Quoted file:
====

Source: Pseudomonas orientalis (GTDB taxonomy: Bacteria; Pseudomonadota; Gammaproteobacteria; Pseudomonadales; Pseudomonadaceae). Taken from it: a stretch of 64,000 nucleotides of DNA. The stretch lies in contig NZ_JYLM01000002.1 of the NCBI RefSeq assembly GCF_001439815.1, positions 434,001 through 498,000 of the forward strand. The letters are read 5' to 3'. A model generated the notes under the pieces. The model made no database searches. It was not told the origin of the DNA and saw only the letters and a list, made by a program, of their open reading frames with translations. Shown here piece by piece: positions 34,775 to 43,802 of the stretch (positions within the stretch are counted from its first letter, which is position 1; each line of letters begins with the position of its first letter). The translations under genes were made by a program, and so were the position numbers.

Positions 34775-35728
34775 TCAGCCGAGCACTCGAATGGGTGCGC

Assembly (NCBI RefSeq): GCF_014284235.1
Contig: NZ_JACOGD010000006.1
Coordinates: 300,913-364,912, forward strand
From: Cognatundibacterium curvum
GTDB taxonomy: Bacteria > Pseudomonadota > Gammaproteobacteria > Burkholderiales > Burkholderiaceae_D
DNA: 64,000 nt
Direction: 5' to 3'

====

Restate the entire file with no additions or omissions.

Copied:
Source: Pseudomonas orientalis (GTDB taxonomy: Bacteria; Pseudomonadota; Gammaproteobacteria; Pseudomonadales; Pseudomonadaceae). Taken from it: a stretch of 64,000 nucleotides of DNA. The stretch lies in contig NZ_JYLM01000002.1 of the NCBI RefSeq assembly GCF_001439815.1, positions 434,001 through 498,000 of the forward strand. The letters are read 5' to 3'. A model generated the notes under the pieces. The model made no database searches. It was not told the origin of the DNA and saw only the letters and a list, made by a program, of their open reading frames with translations. Shown here piece by piece: positions 34,775 to 43,802 of the stretch (positions within the stretch are counted from its first letter, which is position 1; each line of letters begins with the position of its first letter). The translations under genes were made by a program, and so were the position numbers.

Positions 34775-35728
34775 TCAGCCGAGCACTCGAATGGGTGCGC

Assembly (NCBI RefSeq): GCF_014284235.1
Contig: NZ_JACOGD010000006.1
Coordinates: 300,913-364,912, forward strand
From: Cognatundibacterium curvum
GTDB taxonomy: Bacteria > Pseudomonadota > Gammaproteobacteria > Burkholderiales > Burkholderiaceae_D
DNA: 64,000 nt
Direction: 5' to 3'